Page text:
• The fate of another ship attacked by the Houthi last week, Verbena, a general cargo ship, remains unknown. It suffered a severe blaze and was abandoned on Saturday. 


Aden Yemen, (ANN)-The Houthis have ratcheted up the fear factor for seafarers heading to the Middle East, as well as families at home,  with their latest video showcasing how they managed to deploy boats packed with explosives to take out the Greek controlled Tutor kamsarmax last week.

Related: Washington: USS Eisenhower Damage After Houthi Strike?

A first of its kind attack in the Houthis’ seven month campaign against merchant shipping, and one that killed one seafarer and led to the sinking of the Evalend Shipping bulk carrier. A large explosion was heard in the countryside of Yemen near the ancient city of Aden.

In the video issued by the Houthis, the Tutor’s stern is attacked by one small vessel, and then the middle of the ship suffers another large explosion from a separate projectile. Separate videos from onboard show armed security guards watching from the bridge as the explosive-packed vessel heads towards its target.

Meanwhile, the U.S. military ordered the USS Dwight D. Eisenhower, the aircraft carrier leading America’s response to the Houthi attacks, to return home after a twice-extended tour.

The Tutor is the second ship to have been sunk by the Houthis, following on from the Rubymar in early March. The fate of another ship attacked by the Houthi last week, the Verbena, a general cargo ship, remains unknown. It suffered a severe blaze and was abandoned on Saturday.

Fourteen of the world’s largest shipping associations issued a release yesterday, asking for help from states with influence in the region.

“This is an unacceptable situation, and these attacks must stop now,” the release stated, adding: “We call for States with influence in the region to safeguard our innocent seafarers and for the swift de-escalation of the situation in the Red Sea.”

Speaking with Splash last week, Steven Jones, the founder of the Seafarers Happiness Index, said: “This latest Red Sea security deterioration points not only to Houthi strength but rising aggression too. This is deeply concerning. As ever, seafarers bear the brunt – with each attack, fear rises almost exponentially on the vessels around.”

Jones said it was also important to focus not just on the immediate vicinity of attacks, but away back in the homes of seafarers.

“Concern from family, with pressure to return home, means that such threats to shipping have a far deeper and longer impact from a recruitment and retention perspective than the initial explosion,” Jones said.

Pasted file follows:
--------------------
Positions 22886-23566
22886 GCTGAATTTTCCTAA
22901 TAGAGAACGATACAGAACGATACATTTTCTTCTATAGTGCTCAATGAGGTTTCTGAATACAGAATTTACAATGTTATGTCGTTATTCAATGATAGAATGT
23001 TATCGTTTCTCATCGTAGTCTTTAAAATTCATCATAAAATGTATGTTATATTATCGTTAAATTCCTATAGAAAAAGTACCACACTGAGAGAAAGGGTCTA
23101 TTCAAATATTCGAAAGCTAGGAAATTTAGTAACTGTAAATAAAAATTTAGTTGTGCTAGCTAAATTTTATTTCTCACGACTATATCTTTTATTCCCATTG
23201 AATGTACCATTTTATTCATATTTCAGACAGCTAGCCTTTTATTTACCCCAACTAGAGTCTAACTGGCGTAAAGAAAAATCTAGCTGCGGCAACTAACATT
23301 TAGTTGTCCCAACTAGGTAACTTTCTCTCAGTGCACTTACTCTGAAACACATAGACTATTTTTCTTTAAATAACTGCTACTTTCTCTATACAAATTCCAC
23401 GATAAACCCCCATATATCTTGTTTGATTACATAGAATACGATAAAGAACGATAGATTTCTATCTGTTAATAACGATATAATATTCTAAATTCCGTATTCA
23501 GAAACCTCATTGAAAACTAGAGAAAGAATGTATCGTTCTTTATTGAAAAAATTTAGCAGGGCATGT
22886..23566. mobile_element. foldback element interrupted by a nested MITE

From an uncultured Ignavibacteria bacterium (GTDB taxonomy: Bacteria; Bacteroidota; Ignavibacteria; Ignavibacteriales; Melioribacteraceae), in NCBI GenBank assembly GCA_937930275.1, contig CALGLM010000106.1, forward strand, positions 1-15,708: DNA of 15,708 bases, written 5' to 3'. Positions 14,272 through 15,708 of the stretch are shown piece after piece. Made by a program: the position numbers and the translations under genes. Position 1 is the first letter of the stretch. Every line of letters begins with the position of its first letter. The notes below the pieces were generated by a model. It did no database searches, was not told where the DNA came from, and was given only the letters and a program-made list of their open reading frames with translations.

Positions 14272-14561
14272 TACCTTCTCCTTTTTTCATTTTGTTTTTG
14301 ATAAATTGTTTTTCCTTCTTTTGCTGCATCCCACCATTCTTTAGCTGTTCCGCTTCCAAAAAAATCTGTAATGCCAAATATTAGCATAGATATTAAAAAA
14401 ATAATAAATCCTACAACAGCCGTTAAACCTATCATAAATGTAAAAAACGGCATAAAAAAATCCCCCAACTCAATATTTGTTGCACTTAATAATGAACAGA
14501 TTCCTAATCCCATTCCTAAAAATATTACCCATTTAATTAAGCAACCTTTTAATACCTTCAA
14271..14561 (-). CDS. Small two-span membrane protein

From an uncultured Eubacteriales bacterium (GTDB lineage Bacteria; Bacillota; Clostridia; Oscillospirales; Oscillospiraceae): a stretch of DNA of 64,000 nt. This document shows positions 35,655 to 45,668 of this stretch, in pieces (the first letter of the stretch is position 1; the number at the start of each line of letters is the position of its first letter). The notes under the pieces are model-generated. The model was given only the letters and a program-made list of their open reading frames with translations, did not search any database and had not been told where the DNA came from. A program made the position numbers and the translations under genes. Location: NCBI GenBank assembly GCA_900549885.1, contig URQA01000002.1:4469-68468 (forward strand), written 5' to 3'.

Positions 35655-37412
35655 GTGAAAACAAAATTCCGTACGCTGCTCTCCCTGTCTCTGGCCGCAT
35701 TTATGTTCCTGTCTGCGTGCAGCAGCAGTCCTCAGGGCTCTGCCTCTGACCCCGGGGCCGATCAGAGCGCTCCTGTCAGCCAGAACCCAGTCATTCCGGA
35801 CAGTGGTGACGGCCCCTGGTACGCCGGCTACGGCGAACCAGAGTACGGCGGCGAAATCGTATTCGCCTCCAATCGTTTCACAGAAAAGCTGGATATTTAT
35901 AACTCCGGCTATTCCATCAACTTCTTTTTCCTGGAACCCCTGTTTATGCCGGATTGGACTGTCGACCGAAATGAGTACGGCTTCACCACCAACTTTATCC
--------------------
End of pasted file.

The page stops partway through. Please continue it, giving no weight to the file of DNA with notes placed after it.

Writing for Splash earlier this year, Charles Watkins, CEO of Mental Health Support Solutions, described a vessel visit where he supported crew whose vessel was attacked by rockets through the Red Sea.

“One particular aspect of this ordeal was that many crewmembers understandably expressed a reluctance to travel back through those dangerous waters. The fear instilled by the attack was so profound that there was a general consensus among the crew that they would sign off rather than face the risk again,” Watkins wrote.
The 2020s are proving to be a very hard period to entice people to work at sea. Starting with the pandemic, which forced many thousands of seafarers to work in taxing conditions for far longer than agreed contracts, crews have also had to face rising cases of piracy, wars in the Black and Red Seas with many also being sent to work on the so-called dark tanker fleet where safety standards have been in the spotlight in recent years.

Officer supply shortage has hit an all-time high and is unlikely to improve, resulting in manning cost inflation, according to a recent study published by shipping consultants Drewry.

Drewry said the 2023 officer availability gap had widened to a deficit equating to about 9% of the global pool, up from 2022’s 5% shortfall and the highest level since it first started analysing the seafarer market 18 years ago.

The consultancy forecasts similar deficit levels through to 2028 based on the limits of new seafarer supply becoming available.

“While these deficit levels are based on vessel numbers together with assumptions on crewing levels and so largely theoretical, they clearly indicate that the seafarer labour market has become particularly tight, with important implications for recruitment and retention as well as manning costs,” Drewry noted.

The Eisenhower had repeatedly been targeted by attack claims by the Houthis during its time in the Red Sea.

Meinwhile, the US Navy’s oldest nuclear and missile carrier has escaped from the Red Sea, while on the job of guarding international merchant ships,for the last time, with the Houthis claiming success in a missile attack USS Dwight D. Eisenhower, 31 May 2024.

The Eisenhower, based in Norfolk, Virginia, is returning home after an over eight-month deployment in combat that the Navy says is its most intense since World War II. The San Diego-based USS Theodore Roosevelt will take the Eisenhower’s place after a scheduled exercise in the Indo-Pacific, according to the Pentagon’s press secretary, Maj. Gen. Pat Ryder.

The Houthis, who have held Yemen’s capital, Sanaa, since 2014, claimed the attack Saturday night. Brig. Gen. Yahya Saree, a Houthi military spokesman, identified the vessel targeted as the bulk carrier Transworld Navigator.

The Houthis have launched more than 60 attacks targeting specific vessels and fired off other missiles and drones in their campaign that has killed a total of four sailors. They have seized one vessel and sunk two since November. A U.S.-led airstrike campaign has targeted the Houthis since January, with a series of strikes May 30 killing at least 16 people and wounding 42 others, the Houthi say.